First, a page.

Branding Questionnaire

Yet again I’m thinking about branding. Initially I was very resistant to the idea that an author should have a brand. “What if I want to do something different?” I thought. “If I brand myself as a historical author, what will become of me if I want to write fantasy, or mystery, or Gothic historical mystery fantasy with a touch of action/adventure? Because I know I’m likely to want to do all of that stuff.”

But at the same time, I felt continually compelled to protest against the fact that publishers have this tendency to put my books in the ‘erotic’ or ‘sizzling’ or ‘sensual’ category. What gets my goat there is that I feel it’s false advertising. People are buying the books hoping for delicious sexiness, and they’re getting battles at sea and the occasional stolen kiss. If that happened to me, I’d feel cheated, and I don’t want my readers to feel cheated.

So, what happened recently is that my resistance to false advertising met up with my understanding of branding, folded it up a bit and shook it out into an entirely different shape. I suddenly understood that branding is not a way of limiting what you do at all. It’s a way of discovering what you do and describing it accurately, so that the people who are interested in that kind of thing can find it, and the people who are not interested in it can avoid it and thereby save themselves money and disappointment.

Apologies to everyone if you all knew that already, and I’m the only one for whom it had ever been a mystery.

As a result of this, I’m now trying to figure out exactly what it is that makes me unique as an author. I can’t brand myself as a ‘historical’ author, because I also do fantasy, and I can’t brand myself as a ‘fantasy’ author because I also do historical. But there must be something about the way I do both of those genres which unites them both – something which is my way of dealing with them, my way of seeing. And that is my brand – the limitation that is placed upon me entirely by virtue of me being myself. If I could just put my finger on it.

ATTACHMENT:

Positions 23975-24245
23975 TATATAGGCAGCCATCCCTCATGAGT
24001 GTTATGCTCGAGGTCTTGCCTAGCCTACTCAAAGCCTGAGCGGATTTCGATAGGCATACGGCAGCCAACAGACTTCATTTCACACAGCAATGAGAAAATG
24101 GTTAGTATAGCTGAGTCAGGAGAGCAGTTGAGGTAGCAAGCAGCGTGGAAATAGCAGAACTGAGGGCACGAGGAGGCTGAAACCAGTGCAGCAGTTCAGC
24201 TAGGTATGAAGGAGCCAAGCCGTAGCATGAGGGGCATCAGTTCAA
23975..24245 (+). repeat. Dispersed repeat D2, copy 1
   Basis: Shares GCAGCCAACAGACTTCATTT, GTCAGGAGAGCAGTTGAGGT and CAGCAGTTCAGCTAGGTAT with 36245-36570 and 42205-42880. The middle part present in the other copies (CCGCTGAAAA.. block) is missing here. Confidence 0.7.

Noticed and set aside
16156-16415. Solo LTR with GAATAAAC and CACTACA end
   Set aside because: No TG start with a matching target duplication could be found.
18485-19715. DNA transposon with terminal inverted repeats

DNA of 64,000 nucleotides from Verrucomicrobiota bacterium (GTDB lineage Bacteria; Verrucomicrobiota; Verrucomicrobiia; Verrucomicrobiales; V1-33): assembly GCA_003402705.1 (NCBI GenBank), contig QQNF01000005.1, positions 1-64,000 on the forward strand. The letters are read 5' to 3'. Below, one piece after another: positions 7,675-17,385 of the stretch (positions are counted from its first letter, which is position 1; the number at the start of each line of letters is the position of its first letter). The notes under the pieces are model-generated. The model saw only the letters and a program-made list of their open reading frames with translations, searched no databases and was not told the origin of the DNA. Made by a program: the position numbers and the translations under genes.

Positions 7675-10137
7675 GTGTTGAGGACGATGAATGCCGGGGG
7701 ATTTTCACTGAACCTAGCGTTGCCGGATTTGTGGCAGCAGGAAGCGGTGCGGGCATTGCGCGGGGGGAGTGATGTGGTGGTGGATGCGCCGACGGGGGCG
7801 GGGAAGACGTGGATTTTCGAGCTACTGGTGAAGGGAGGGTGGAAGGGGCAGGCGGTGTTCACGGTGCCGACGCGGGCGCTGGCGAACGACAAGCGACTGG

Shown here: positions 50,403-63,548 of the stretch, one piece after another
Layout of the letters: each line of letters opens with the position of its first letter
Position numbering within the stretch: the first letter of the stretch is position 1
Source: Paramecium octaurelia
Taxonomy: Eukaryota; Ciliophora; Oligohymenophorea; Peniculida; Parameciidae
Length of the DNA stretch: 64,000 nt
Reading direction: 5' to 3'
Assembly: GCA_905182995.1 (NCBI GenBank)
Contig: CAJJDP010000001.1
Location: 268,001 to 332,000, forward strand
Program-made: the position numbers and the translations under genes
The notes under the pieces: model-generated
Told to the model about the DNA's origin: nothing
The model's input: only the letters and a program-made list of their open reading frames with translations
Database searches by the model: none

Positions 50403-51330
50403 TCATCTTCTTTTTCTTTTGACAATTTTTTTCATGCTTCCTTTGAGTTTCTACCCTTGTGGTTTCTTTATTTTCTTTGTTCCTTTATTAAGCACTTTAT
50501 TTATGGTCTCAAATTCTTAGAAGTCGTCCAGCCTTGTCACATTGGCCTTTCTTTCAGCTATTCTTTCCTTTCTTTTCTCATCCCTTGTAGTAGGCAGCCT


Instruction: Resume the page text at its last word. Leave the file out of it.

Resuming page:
Which is where we come to the questionnaire part. I can’t help feeling that this is a terrible imposition on anyone who reads this blog, but on the other hand I would really love to know the answer to some of these things. So I’ll compromise by putting it out here for anyone to answer any part of if they want to – and obviously not to bother if they don’t.


How would you describe my genre of work?
With each of my books, what do you expect from the story?
How do you usually feel after reading one of my books?
If you were describing my books to a friend, how would you describe them?
Ultimately, why do you keep reading my books?
If you had to compare my books to another author’s, who would you say I’m
similar to and why?

Are there any elements, themes or genres you are hoping to see from me soon?

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Funny that you mention the erotic label because I keep seeing m/m books labeled as erotic and when I read the book I wonder if I it’s me and I don’t know what erotic means or if they have been mislabeled because the sex scenes are nothing out of the ordinary. I guess one of the reasons has to be prejudice because the fact that two guys are having sex is perceived as kinky and erotic regardless of how graphic the scene is, whereas a guy and a woman having sex is normal and romantic. When it comes to branding… Read more »


Given that you do not write just one type of book, perhaps – rather than thinking about branding yourself, as an author – you should think about branding *each* of your books. Your sentence about branding being “a way of discovering what you do and describing it accurately” could be recast to refer to your work rather than to you, and still be spot on: ensuring that “the people who are interested in that kind of thing can find it, and the people who are not interested in it can avoid it”. In fact, you might achieve the opposite of… Read more »


I haven’t read The Wages of Sin so can’t comment on that. I just don’t care for the paranormal in any time period! The nearest I can come to it is the sort of thing which happens in Elizabeth Goudge (The Little White Horse) or in Harper Fox’s story Winter Knights (which I read without realising it was going to have anything of the sort in it). I’m only joking about your concentrating on historicals! (It’s so difficult to get the tone over when dashing off a comment.) You must do what you want to do! I’m sorry I can’t… Read more »


Sorry, just realised that the first para of my last comment isn’t clear. What I meant is that what happens in those two stories is fine as far as I’m concerned, but anything more fantastical is not (for me).